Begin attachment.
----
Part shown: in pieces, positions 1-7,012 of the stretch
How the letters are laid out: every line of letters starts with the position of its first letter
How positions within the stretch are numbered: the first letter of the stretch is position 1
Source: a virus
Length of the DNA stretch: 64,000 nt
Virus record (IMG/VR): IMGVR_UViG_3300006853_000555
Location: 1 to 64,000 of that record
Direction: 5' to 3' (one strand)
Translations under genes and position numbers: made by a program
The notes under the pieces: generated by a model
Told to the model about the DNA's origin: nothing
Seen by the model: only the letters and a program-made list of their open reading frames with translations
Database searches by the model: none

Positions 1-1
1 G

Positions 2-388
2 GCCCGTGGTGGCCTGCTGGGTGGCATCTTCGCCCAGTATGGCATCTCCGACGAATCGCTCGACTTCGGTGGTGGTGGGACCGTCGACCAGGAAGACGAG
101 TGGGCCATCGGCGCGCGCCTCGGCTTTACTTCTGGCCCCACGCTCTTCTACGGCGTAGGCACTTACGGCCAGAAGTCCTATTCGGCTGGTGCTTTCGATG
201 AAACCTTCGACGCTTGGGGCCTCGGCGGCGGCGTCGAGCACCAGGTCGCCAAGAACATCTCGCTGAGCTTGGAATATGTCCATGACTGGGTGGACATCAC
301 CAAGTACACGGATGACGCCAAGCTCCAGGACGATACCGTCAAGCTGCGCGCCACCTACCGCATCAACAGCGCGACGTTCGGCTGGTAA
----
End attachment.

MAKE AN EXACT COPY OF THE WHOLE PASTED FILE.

Part shown: in pieces, positions 1-7,012 of the stretch
How the letters are laid out: every line of letters starts with the position of its first letter
How positions within the stretch are numbered: the first letter of the stretch is position 1
Source: a virus
Length of the DNA stretch: 64,000 nt
Virus record (IMG/VR): IMGVR_UViG_3300006853_000555
Location: 1 to 64,000 of that record
Direction: 5' to 3' (one strand)
Translations under genes and position numbers: made by a program
The notes under the pieces: generated by a model
Told to the model about the DNA's origin: nothing
Seen by the model: only the letters and a program-made list of their open reading frames with translations
Database searches by the model: none

Positions 1-1
1 G

Positions 2-388
2 GCCCGTGGTGGCCTGCTGGGTGGCATCTTCGCCCAGTATGGCATCTCCGACGAATCGCTCGACTTCGGTGGTGGTGGGACCGTCGACCAGGAAGACGAG
101 TGGGCCATCGGCGCGCGCCTCGGCTTTACTTCTGGCCCCACGCTCTTCTACGGCGTAGGCACTTACGGCCAGAAGTCCTATTCGGCTGGTGCTTTCGATG
201 AAACCTTCGACGCTTGGGGCCTCGGCGGCGGCGTCGAGCACCAGGTCGCCAAGAACATCTCGCTGAGCTTGGAATATGTCCATGACTGGGTGGACATCAC
301 CAAGTACACGGATGACGCCAAGCTCCAGGACGATACCGTCAAGCTGCGCGCCACCTACCGCATCAACAGCGCGACGTTCGGCTGGTAA